lately, a large portion of my income has come from shooting weddings (not my fav. but it pays and you meet a lot of people, lol) i would FIRST make sure it is okay with the bride, not just okay, but that she actually supports it. THEN talk to the hired photog. theres nothing i stand more than reviewing my files for the group shots and seeing family members looking in other directions because some uncle with a DSLR is right above my head saying "smillleeee, look here". i mean im getting paid for it, so dont interfere on my work. im sure the photog would be okay with it as its a sort of nostalgic thing with the huge 4x5. i would not take more than 5 photographs though, depending on how fast you can get through them.
Most modern weddings (in the UK) wouldn't allow time for a 5x4 shot unless grabbed hand held like Whiteymorange suggests. The Pro covering the wedding dictates where and when people are, and has a hard enough job. I've been on both sides so can say if you want that shot you have to be ready to shoot just before or after the Pro and literally seconds :D The B&G + family & guest will only really do as he/she asks unless they already know you well.
My Grand-parents wedding was large format, 100 years ago this year, shot on 12x10 and contact printed, (I have THE print) and earlier shots of my grandmother & bridesmaids (sisters). The wedding shot is all the guests, surrounding the families, then both sets of Parent, and finally Best man, Bridesmaids with my Grand-parents. The whole scene was set up and planned before they & guests returned to the farm, they just got into position.
LF and weddings unless hand-held need planning.
I think no problem. Use range finder to focus (press camera), 6 films per pack. At less have two film pack full load, so you can take 12 shot. Ask about if they like B&W or colour.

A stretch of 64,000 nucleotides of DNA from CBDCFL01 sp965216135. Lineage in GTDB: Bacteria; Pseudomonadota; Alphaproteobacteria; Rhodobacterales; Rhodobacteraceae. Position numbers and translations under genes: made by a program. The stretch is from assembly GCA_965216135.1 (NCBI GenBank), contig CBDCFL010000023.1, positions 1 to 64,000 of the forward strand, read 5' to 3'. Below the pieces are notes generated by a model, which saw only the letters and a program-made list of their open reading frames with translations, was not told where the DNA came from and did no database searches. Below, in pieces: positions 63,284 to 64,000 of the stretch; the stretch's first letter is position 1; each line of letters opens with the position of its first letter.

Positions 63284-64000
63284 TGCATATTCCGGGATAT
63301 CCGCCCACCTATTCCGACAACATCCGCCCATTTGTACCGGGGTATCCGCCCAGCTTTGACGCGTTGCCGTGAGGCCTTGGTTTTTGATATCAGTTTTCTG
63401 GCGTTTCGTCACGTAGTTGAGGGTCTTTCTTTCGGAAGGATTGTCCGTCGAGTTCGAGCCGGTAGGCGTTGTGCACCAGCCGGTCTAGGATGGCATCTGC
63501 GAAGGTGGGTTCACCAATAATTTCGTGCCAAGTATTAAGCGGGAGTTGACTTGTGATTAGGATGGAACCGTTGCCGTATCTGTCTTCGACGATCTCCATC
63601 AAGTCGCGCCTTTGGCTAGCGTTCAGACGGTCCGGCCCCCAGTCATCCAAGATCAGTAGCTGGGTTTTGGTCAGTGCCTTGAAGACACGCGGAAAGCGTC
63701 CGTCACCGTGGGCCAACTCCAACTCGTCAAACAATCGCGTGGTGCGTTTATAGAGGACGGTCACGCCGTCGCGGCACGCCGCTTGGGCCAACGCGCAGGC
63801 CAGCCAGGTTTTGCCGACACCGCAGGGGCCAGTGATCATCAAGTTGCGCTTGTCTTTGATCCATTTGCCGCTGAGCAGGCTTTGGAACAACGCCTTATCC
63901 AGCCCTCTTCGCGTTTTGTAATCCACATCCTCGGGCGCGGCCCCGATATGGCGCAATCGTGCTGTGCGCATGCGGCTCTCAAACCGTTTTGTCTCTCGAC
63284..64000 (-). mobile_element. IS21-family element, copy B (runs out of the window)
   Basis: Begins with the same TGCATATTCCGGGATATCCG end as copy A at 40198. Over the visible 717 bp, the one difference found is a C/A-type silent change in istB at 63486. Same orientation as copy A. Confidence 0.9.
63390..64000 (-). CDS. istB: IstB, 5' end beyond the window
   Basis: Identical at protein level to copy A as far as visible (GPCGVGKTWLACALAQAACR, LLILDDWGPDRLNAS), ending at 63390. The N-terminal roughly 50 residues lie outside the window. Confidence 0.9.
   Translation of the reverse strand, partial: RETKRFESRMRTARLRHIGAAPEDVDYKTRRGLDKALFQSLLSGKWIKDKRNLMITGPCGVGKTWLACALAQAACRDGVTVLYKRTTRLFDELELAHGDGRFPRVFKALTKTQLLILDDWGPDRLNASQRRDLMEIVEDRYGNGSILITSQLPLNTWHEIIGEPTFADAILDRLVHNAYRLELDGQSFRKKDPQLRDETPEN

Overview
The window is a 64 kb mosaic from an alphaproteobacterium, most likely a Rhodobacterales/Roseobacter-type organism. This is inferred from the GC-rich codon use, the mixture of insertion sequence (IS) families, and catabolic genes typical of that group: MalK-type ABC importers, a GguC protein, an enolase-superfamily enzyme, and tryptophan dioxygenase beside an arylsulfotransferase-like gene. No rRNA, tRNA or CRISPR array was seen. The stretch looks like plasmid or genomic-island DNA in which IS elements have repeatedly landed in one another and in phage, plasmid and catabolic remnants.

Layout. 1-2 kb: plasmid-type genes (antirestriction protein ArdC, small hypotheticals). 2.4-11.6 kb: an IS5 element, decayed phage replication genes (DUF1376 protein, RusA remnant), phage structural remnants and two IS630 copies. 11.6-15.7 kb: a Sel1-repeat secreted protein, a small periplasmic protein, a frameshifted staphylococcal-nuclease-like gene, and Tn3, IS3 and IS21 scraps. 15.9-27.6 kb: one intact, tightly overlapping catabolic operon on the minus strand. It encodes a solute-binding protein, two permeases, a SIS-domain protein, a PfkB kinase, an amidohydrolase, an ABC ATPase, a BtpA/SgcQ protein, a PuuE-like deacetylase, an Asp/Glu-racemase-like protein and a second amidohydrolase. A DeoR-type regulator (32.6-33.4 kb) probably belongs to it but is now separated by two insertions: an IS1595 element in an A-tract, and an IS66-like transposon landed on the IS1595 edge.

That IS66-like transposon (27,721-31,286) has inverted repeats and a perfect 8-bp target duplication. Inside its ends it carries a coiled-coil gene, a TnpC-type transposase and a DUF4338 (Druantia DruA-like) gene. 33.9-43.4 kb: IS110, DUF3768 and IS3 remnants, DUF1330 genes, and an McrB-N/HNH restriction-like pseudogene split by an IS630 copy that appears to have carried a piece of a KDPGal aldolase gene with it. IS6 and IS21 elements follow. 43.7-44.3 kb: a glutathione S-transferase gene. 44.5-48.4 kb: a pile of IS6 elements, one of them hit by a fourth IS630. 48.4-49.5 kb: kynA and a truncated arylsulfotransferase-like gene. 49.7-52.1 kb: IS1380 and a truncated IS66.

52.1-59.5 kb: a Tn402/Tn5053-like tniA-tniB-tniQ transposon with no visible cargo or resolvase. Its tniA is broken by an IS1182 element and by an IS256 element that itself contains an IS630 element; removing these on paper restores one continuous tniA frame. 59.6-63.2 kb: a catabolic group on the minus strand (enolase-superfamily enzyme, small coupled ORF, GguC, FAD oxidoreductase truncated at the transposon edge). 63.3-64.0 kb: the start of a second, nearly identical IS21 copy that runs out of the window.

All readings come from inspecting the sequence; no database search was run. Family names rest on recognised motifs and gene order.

Assuming that the bride and groom are okay with it ...
If you are shooting 4x5 hand-held (Speed Graphic et al) use it to shoot something different from the main shots taken by the contract photographer. Candids, unusual vistas, kids playing off to the side, parents finally relaxing and maybe a casual portrait or two of the bride and groom.
Then give them an album of contact prints.
That way you will truly add to the record.
I'd start this idea at what images you want to create, not at what format you are going to use. Suit the format to your idea. There is almost no reason to shoot sheet film just for a wedding portfolio. There are reasons to shoot it for actual wedding work. However, for what you describe needing, and what you will be able to shoot as a guest, I don't see any real benefit from using large format, but I see a plethora of drawbacks. Do you have a Rollei or a Hassy? If so, I'd use that.
Additionally, professionally speaking, I feel that one should build their portfolio from work shot at weddings at which he or she has been hired to be a photographer, not at another photographer's wedding. The best way to do this as a beginner is to work as a second or third shooter for the main photographer. If you are good, you'll have a portfolio but quick doing this.
Ditto. A wedding is already stressful for everyone involved, and what you are proposing will just add more stress.
Originally Posted by patrickjames
"It seems to me that the bride is in charge here."
Ha, spoken like a bachelor.
In reading all the advise so far, all pretty good, I am thinking that maybe you should scrap the idea and shoot with something smaller.
Sorry to rain on your parade, but speaking as a sometime professional wedding photographer, I think you should keep the 5x4 at home and not to even ask the bride. I know it seems a bit harsh, but try to see it from my perspective..
As the official photographer at a wedding it's my job not only to get fantastic pictures (that my clients will look back on happily) but also to stage one of the most important bits of the day. Ok, It's not conducting the wedding service (I try to leave that bit to the vicar!) but shooting the group pictures is also an important "rite". It's the moment when the two families stand together for the first time after the service and it can be incredibly stressful - not just for the families involved but for the photographer too. Expectations are high and shepherding all the people, making sure they're all in the right place at the right time, is hard work and the photographer is expected to do it efficiently without ruffling any, err, feathers. (I'll leave the mother-in-law cracks to Les Dawson) It's a bit like being a sergeant major, except you aren't allowed to upset anyone.